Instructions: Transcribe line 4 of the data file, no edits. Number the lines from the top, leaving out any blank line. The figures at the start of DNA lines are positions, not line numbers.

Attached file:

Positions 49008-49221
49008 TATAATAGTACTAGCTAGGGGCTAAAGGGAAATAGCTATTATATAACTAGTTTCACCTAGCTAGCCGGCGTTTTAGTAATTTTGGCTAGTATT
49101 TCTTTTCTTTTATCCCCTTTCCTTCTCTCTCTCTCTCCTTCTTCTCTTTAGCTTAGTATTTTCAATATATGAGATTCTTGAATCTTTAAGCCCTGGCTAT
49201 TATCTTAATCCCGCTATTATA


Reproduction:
49201 TATCTTAATCCCGCTATTATA